Where's all the snow?

snow-free grass 2012-01-05

Yep, something's definitely missing.

This winter has been... unusual. November was really warm. And December? Yeah, not really that cold, either.

But the most conspicuously unusual thing about this winter is the snow. Or, rather, the fact that there's been almost no snow. It's like winter is falling down on the job.

So, what's going on? We bounced a few questions to WNYT meteorologist Jason Gough -- and he had answers about historical snow totals, the subtropical jet stream, rare weather, the unreliability of weather memory, and his prognostication for how much snow we might end up with...

We looked up the numbers today and the Albany area has gotten a little more than 6 inches of snow this season -- and most of that was before December 1. How unusual is this sort of total at this point?

Lack of snow in any one winter month isn't all that unusual. If you look at the top ten least snowiest December/January/Februarys, there are some low totals.

What makes this winter most unusual in that regard is that we had more snow in October than we did in November and December (and what looks to be through at least mid January), which is a first in recorded history (1884).

So what's happening? Why isn't it snowing?

Everyone talks about La Nina and El Nino, which do influence winters in other parts of the country. We are sort of exempt from those Pacific temperature anomalies because most of our snow comes from coastal storms, which are too small to be influenced on a seasonal scale.

That said, our current weather pattern is flat stubborn... we've been under its influence since October. We'll have a period of mild weather followed by a shot of cold, then a rebound back to mild. We're currently on the way back to mild as we speak, relatively speaking.

When the polar (northern) jet stream dips south, it provides not only cold but some potential energy to get a storm going. This is particularly true when the polar jet "phases" with the subtropical (southern) jet. If they bend/fold in the right spot, a storm rides up the coast and hammers us. But, with the infrequent visits by the cold, we have less of a shot at a snow storm. The subtropical jet has been by far the dominant feature not only for us, but for the rest of the country. Today is seeing 50s and 60s in the central and northern US, setting all-time January high temperatures. Many areas of the country are less than 20 percent of average snow, most notably places like Buffalo and the Sierra Nevadas, where they measure snow in feet, not inches.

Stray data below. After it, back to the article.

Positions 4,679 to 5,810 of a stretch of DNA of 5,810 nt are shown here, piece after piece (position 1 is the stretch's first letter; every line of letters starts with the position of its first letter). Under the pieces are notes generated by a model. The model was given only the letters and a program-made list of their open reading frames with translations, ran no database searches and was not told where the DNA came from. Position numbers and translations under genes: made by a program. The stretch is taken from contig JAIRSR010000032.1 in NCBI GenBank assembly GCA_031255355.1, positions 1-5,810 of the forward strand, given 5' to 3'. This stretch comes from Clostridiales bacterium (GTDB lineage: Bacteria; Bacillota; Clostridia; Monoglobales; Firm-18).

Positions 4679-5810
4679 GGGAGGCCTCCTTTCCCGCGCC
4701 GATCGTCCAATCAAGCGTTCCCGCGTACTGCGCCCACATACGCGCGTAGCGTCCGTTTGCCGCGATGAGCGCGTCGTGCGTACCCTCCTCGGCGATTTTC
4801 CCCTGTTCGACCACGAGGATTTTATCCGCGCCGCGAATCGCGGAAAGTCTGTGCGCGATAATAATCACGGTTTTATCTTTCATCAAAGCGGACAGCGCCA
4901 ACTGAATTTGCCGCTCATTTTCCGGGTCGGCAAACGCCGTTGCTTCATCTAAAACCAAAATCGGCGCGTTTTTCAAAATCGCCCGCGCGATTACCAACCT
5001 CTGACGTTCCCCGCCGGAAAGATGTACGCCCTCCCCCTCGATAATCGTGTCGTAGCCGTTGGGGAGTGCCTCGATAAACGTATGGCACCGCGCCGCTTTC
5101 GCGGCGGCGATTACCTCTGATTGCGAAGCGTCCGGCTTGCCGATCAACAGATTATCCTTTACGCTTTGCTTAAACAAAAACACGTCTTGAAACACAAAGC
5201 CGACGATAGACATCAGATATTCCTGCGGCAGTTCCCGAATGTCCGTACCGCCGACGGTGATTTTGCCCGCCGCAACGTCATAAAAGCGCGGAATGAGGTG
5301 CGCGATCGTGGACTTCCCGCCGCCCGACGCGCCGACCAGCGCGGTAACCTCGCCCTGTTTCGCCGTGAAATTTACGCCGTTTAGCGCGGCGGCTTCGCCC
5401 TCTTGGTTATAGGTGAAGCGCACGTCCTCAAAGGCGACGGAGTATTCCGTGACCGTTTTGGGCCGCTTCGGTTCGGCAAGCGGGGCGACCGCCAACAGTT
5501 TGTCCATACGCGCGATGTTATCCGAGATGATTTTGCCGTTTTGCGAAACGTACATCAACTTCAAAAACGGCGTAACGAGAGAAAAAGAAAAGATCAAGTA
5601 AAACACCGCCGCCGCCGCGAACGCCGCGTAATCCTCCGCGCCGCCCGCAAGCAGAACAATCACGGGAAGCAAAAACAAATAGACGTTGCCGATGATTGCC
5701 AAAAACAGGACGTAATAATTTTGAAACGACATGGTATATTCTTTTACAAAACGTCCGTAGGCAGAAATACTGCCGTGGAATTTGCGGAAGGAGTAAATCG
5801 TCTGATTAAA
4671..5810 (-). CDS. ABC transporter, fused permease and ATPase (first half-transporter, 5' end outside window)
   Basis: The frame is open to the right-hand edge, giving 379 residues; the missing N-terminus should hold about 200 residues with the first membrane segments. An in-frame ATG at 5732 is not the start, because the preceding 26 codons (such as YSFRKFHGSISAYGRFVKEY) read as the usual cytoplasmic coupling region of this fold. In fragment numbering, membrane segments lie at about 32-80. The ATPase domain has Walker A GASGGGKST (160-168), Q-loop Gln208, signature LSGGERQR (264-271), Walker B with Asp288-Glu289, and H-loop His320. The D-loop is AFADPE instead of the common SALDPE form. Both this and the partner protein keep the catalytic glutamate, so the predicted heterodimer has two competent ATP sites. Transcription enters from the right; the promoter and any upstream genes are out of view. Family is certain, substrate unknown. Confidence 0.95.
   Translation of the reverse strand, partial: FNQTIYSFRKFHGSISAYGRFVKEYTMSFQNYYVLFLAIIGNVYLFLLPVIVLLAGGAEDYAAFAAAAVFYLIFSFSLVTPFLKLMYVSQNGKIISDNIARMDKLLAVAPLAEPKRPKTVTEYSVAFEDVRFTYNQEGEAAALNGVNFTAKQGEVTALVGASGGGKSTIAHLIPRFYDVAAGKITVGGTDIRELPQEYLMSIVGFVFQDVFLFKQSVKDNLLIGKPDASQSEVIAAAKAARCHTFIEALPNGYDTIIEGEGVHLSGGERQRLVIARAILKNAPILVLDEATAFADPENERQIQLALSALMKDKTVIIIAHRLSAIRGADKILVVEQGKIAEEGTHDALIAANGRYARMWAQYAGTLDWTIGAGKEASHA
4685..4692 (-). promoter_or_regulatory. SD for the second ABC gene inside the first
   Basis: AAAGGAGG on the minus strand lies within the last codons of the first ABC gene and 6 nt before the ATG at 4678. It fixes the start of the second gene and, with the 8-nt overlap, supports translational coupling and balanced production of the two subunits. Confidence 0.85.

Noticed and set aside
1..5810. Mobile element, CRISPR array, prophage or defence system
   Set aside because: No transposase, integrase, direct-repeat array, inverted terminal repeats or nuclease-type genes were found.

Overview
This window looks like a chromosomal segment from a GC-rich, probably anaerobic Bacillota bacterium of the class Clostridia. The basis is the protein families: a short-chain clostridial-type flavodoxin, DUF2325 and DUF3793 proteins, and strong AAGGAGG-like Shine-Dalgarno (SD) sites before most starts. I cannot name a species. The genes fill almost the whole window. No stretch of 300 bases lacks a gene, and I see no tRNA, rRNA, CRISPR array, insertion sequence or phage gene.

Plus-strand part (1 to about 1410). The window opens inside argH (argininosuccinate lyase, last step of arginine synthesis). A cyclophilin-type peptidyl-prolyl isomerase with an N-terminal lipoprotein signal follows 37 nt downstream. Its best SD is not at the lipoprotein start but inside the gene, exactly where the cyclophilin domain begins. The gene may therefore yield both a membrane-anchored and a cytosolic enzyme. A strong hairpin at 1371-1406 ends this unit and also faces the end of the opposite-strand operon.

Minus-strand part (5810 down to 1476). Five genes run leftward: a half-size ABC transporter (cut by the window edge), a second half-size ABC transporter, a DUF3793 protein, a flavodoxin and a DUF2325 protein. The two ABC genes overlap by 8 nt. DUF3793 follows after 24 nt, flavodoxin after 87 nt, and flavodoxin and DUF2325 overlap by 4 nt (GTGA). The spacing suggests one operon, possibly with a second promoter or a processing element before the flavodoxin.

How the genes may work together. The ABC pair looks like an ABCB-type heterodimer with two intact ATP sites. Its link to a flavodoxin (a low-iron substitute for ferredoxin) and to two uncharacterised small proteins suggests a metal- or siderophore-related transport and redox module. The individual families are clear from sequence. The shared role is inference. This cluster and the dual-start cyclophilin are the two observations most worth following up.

There seems to have been lot of talk over the last few years that, for whatever reason -- global warming, luck, Heat Miser/Snow Miser -- we're seeing odd weather more often. Even Andrew Cuomo mentioned it in his State of the State speech ("One hundred year floods now happen every two years here..."). What's the conversation among meteorologists been like?

Meteorologists tend to resist the notion of "odd" weather. I suppose we prefer the word "rare" instead. Weather is weather, some occurs more frequently than others.

A storm like Irene, as devastating it was, is not unheard of. The Northeast has a coastline and it is susceptible to tropical systems. October snow is not unheard of. Even the 1998 F-3 Mechanicville tornado is not unheard of. All are rare, but not odd. I hope we don't see anything like those 2 events of 2011 and those '98 tornadoes again for a long, long time but I promise you, they'll all happen again. The only question is if they happen next year or not for another 150 years.

I hear people say all the time about "snow when they were kids being up to the window sills," etc. but memories tend to get distorted over time. Psychology plays a role in weather, real or perceived. It happened to me, and I do this for a living. About 10 years ago, I could have sworn that we had a huge snow storm on Thanksgiving in the mid 80s, when I was in my mid teens growing up in Albany. We had 6 inches in 1985, hardly huge for late November.

What's your local snow outlook for the rest of this season?

I don't much care for outlooks because they really are guesses for our area. I will say there is evidence of a pattern change coming as we head into the 2nd half of January (hey, it has to change at some point, especially because it's been with us for so long). That doesn't mean we'll get pounded with snow, it just means we'll have more of an opportunity to.

If I had to put a prognostication in, I'd say we'll end up with somewhere in the mid 40-inch range for this winter and most of it will come in 2 storms. The rest will be a few dribs and drabs...2 inches here, 3 inches there. We'll see what happens.

This interview was conducted via email. It's been lightly edited.

Earlier on AOA:
+ The best November ever?
+ Sympathy for the weatherman

Comments

My first NY winter ('91-'92) was pretty much very similar to this. I think we got just over a couple feet total. It is funny that people expect a very set pattern of weather.

SHHHHHH!! Quiet!!! Don't jinx this!

I see someone has been reading the Farmer's Almanac.
http://www.almanac.com/weather/longrange/region/us/1

Heck, I didn't even know we got six inches of snow this year. The weekend before Halloween we got a sloppy inch or so (that's all we got in Albany proper, anyhow), and after that a series of dustings.

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